How to Prepare a Tax Controversy Roadmap for MNE’s

Presented by: Prof Dr Daniel N Erasmus

Understanding how to prepare a tax controversy roadmap for multinational enterprises is crucial in managing tax risks. Given the complexities of cross-border transactions, enterprises face significant exposure, particularly in areas such as permanent establishments and transfer pricing arrangements.

This guide, based on insights from the video above will detail the essential steps and strategies to create a comprehensive tax controversy roadmap, ensuring multinational enterprises can effectively handle potential disputes.

Understanding the Tax Controversy Landscape

When dealing with tax controversies, it’s essential to understand the global economic landscape. Different regions exhibit varying levels of sophistication in managing tax issues:

  • Africa: Represents 3% of the world’s GDP.
  • India: Accounts for around 12%.
  • America: Constitutes 25%.
  • China: Slightly behind America.
  • European Union: Up to 15%.

These percentages highlight that more developed or developing countries with higher GDPs possess more sophisticated mechanisms for handling tax controversies. Therefore, the approach to tax disputes will differ based on the jurisdiction.

Boardroom Strategies for Potential Tax Controversies

Due to high-level policy issues, predicting tax controversies at the boardroom level is challenging. Effective management requires a dedicated tax steering committee, including:

  • The CFO
  • The Head of Tax
  • Tax advisors
  • An attorney knowledgeable in tax litigation

This committee should operate under attorney-client privilege to handle sensitive information. Their primary task is to assess and categorize existing tax risks, determining the likelihood of exposure and preparing appropriate responses.

Categorizing and Managing Tax Risks

Tax risks can be categorized based on their likelihood of exposure:

  • Low-risk items: Collect detailed information and have tax specialists prepare opinions for future audits.
  • High-risk items: Develop a comprehensive facts and circumstances file, including legal positions and defences.

For significant risks, enterprises may need to engage in voluntary disclosure programs, explaining past mistakes and outlining measures to prevent recurrence. This proactive approach can help negotiate down interest and penalties.

Leveraging Advanced Tax Dispute Resolution Mechanisms

In more sophisticated economies, various facilities aid in resolving tax disputes:

  • Advanced Pricing Arrangements (APA): Helpful in managing transfer pricing issues.
  • Alternate Dispute Resolution (ADR): A growing field in many jurisdictions.
  • International Compliance Assurance Program (ICAP): An OECD initiative for coordinated tax risk assessments through voluntary participation.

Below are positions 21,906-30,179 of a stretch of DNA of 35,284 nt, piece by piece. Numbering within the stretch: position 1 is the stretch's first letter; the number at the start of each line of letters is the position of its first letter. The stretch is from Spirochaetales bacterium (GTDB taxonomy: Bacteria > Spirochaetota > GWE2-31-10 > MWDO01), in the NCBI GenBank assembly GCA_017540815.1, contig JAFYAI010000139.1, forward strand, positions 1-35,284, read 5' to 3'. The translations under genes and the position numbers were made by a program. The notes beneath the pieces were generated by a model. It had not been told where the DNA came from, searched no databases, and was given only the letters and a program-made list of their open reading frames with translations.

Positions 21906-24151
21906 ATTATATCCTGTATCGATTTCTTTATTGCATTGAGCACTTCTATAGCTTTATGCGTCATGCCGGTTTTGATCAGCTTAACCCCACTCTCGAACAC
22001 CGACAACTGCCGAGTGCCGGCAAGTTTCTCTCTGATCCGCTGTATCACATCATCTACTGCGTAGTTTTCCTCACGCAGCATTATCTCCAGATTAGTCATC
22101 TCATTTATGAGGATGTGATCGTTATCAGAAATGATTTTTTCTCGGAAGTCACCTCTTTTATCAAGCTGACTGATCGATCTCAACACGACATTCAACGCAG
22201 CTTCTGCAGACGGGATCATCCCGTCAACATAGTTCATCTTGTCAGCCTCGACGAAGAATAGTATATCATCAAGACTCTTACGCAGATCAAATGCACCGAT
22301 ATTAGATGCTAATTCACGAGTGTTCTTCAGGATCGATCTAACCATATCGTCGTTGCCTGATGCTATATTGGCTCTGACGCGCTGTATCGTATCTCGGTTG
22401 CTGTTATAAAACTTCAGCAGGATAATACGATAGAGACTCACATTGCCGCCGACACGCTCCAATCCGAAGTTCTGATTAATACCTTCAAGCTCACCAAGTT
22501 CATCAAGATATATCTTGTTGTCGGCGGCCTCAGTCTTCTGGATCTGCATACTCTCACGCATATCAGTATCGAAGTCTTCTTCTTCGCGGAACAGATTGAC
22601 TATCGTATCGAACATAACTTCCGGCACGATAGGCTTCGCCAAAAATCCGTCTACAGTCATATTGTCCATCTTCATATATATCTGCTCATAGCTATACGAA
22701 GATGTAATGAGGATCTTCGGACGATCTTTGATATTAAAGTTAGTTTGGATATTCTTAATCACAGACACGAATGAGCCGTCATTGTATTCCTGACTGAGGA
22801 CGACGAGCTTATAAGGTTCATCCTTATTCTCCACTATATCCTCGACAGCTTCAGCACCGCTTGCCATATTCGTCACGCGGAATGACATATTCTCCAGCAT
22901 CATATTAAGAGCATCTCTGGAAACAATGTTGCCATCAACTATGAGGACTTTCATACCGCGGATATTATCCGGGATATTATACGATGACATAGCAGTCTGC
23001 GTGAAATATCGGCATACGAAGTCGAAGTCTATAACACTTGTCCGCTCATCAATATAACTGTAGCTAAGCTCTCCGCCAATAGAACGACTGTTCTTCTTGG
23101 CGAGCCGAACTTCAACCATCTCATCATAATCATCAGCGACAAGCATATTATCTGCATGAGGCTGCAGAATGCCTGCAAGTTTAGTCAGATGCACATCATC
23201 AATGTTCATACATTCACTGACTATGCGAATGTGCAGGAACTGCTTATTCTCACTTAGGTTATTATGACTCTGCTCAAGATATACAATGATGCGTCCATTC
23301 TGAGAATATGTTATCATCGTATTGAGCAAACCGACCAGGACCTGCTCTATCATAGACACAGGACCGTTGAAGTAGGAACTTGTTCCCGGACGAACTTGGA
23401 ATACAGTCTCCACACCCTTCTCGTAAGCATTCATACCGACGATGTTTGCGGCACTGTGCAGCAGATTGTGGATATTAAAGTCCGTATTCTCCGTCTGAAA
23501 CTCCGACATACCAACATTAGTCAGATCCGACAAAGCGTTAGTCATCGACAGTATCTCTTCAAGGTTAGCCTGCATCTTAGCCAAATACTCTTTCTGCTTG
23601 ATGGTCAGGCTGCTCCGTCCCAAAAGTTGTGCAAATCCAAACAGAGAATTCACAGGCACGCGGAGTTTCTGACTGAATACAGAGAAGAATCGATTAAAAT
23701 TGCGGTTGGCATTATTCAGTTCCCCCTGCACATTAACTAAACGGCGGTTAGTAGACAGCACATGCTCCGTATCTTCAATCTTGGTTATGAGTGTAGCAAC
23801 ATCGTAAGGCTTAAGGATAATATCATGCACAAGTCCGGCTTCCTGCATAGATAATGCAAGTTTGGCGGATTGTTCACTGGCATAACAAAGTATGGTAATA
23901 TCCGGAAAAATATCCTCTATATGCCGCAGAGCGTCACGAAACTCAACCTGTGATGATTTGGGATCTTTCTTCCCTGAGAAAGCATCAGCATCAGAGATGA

However, these mechanisms are more effective in developed economies. Voluntary disclosure programs are more prevalent in regions like Africa.

Preparing for Tax Audits

Developing a robust tax controversy roadmap involves preparing for potential audits. Using transfer pricing as an example, ensure that you have:

  • Master File: Comprehensive documentation of transfer pricing policies.
  • Local File: Country-specific transfer pricing information.
  • TP Studies: Detailed transfer pricing studies with thorough background information.

It’s crucial to document all decisions, methodologies, and justifications, such as why a particular pricing method was chosen. This documentation will support your position during audits and disputes.

Responding to Audit Findings

Once an audit occurs, use the findings to solidify your response:

  • Factual Responses: Clearly outline where the audit findings are incorrect.
  • Legal and Guideline-Based Responses: Reference international guidelines like the OECD Transfer Pricing Guidelines.

In developing countries, it’s common to go through ADR before court processes. Thorough preparation for ADR involves running numbers and developing scenarios for potential settlements.

Additional Resources and Publications

Several resources can aid in creating a tax controversy roadmap:

  • “Tax Intelligence” by [Author]: Provides detailed steps for the tax steering committee process.
  • “The CFO’s Journey from Staying Out of Trouble to Being Fully in Control”: A summary of tax risk management for CFOs.
  • “Conducting a TP Trial”: Focuses on preparing for transfer pricing disputes and trials.

Conclusion: Consulting TRM for Expert Guidance

Given the complexities and variations in tax controversies across jurisdictions, consulting a team like TRM (Tax Risk Management) is invaluable. TRM offers expert guidance, helping enterprises navigate the intricate landscape of tax disputes, ensuring compliance and strategic resolution.


  1. OECD: International Compliance Assurance Programme (ICAP) – OECD ICAP
  2. Advanced Pricing Arrangements – OECD Transfer Pricing Guidelines
  3. Voluntary Disclosure Programs – OECD Voluntary Disclosure
  4. TPA Global – TPA Global Publications